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Related shows new layout for 15th Street Red Line station at South Loop megadevelopment

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The developer revised its plan to address concerns from the neighbors and Alderman Pat Dowell

The proposed station (pictured lower left) will be located at the base of a new building within The 78 development.
Rendering courtesy of Related Midwest

On Thursday, Related Midwest presented details on its latest plan to bring a new CTA Red Line station to its near South Side megadevelopment known as ‘The 78.’

While the Chicago-based developer had initially pitched the subway stop for vacant CTA-owned land at southeast corner of 15th Street and Clark Street, it shifted the station to within the boundaries of the new development following objections from nearby residents and 3rd Ward Alderman Pat Dowell.

The updated plan now places the station at the southwest corner of the intersection, below a new mixed-use structure at the $7 billion, 62-acre riverfront development. It will be 200 feet west and 160 feet south of the previous location.

The changes were generally well received by neighbors, according to a Related spokesperson. A facebook video of Thursday’s meeting featured a far more relaxed and receptive crowd compared to December’s presentation.

Cotton Tail Park (lower right) and the CTA-owned property at the southeast corner at Clark and 15th Street (center) will remain unaltered under the revised site plan.
Related Midwest

In addition to moving the stop further from the single-family homes of the Dearborn Park II neighborhood, the revised alignment will avoid disruptions at Cotton Tail Park which was a contentious aspect of the original proposal. The new location will place the train platforms on a slight bend and mild incline, but still within the CTA’s accessibility parameters.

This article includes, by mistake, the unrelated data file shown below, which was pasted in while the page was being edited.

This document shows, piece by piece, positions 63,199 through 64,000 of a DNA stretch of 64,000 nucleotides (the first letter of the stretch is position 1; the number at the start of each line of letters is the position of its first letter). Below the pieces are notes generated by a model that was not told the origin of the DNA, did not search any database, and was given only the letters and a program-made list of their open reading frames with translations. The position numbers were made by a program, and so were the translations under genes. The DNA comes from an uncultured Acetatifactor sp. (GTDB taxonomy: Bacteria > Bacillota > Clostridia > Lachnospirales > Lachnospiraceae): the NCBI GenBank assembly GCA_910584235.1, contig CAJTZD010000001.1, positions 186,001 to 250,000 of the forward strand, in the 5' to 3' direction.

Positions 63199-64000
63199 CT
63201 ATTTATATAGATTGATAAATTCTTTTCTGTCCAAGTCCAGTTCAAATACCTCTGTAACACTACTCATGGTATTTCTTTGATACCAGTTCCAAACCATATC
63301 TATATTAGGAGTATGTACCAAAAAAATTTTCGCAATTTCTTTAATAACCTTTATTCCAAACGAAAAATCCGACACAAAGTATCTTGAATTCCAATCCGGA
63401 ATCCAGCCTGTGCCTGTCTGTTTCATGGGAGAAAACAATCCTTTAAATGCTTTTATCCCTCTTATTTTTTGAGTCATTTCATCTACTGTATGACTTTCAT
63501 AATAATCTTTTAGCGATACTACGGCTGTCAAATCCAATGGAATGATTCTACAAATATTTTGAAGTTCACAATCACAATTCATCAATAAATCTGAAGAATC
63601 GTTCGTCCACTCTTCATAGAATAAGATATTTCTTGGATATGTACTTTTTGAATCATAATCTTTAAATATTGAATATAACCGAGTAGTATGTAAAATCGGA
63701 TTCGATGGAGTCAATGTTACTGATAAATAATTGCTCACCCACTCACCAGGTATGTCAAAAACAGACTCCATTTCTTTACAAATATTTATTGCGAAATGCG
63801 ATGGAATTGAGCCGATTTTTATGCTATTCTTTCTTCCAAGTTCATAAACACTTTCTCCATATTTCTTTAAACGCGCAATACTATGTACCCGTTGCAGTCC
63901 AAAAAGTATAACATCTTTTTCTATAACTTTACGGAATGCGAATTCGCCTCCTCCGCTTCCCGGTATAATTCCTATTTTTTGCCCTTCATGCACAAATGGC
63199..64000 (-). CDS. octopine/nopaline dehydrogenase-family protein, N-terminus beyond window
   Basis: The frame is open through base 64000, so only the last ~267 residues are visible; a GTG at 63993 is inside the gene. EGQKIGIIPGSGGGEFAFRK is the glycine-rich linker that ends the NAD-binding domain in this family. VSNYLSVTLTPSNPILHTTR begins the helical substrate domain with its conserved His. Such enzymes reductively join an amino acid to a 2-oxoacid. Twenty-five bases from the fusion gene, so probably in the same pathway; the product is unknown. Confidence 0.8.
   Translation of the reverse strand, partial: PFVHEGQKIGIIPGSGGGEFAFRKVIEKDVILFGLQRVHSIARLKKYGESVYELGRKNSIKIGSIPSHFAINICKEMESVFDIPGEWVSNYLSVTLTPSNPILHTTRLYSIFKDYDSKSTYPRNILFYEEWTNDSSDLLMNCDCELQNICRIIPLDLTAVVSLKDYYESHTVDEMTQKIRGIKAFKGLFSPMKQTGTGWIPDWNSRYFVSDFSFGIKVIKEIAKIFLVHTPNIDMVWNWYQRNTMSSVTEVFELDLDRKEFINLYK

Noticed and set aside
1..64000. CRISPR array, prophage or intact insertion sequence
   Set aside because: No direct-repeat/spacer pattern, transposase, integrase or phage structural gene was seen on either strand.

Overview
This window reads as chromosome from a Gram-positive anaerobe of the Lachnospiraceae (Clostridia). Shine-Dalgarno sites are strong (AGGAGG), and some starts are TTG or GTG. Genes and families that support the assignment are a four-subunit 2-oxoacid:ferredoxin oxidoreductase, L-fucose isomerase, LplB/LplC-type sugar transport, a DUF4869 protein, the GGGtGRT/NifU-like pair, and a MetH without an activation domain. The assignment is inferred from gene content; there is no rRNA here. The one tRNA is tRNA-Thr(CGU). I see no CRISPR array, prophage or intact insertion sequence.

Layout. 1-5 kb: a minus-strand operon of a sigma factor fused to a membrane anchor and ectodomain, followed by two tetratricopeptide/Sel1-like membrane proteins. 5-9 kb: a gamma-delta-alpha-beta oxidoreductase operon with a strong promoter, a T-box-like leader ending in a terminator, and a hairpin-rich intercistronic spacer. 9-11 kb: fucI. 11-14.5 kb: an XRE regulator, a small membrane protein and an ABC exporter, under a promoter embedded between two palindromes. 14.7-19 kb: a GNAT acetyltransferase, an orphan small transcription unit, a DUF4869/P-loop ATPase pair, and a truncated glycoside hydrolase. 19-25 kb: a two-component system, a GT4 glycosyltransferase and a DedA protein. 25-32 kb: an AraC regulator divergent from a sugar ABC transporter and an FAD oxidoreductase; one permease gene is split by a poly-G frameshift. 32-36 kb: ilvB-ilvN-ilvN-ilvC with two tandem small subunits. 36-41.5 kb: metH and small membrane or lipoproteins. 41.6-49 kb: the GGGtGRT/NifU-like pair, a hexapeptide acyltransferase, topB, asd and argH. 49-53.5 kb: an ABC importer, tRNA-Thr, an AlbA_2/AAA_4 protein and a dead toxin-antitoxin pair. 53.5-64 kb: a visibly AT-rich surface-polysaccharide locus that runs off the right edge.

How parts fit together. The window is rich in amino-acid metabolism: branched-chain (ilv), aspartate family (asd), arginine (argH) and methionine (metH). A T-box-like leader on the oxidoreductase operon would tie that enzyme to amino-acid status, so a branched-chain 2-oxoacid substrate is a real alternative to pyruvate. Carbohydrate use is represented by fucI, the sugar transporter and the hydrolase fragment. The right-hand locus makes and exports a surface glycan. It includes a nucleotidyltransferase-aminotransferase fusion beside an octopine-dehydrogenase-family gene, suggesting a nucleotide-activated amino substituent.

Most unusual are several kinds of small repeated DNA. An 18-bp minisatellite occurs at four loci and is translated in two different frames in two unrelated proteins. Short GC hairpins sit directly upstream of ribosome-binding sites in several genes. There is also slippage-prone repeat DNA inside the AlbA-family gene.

After the meeting, Alderman Dowell commended Related on the changes but stopped short of offering her full endorsement, reported Crain’s. The station’s new location in the 25th Ward means the matter will be deferred to whomever replaces retiring—and scandal embroiled—Alderman Danny Solis.

Originally estimated to cost around $300 million, the Red Line station is one of several key infrastructure improvements Related plans for The 78, including the relocation of the existing Metra tracks and the completion of the Wells-Wentworth Connector roadway project.

Much like the controversial Lincoln Yards megaproject along the Chicago River’s north branch, The 78 development is counting on the city to reimburse its developers for the improvements via a newly proposed $500 million tax increment financing (TIF) district. Related hopes to start work on the new transit stop in the next 24 months.

A rendering of the The 78 after its full build-out.
Related Midwest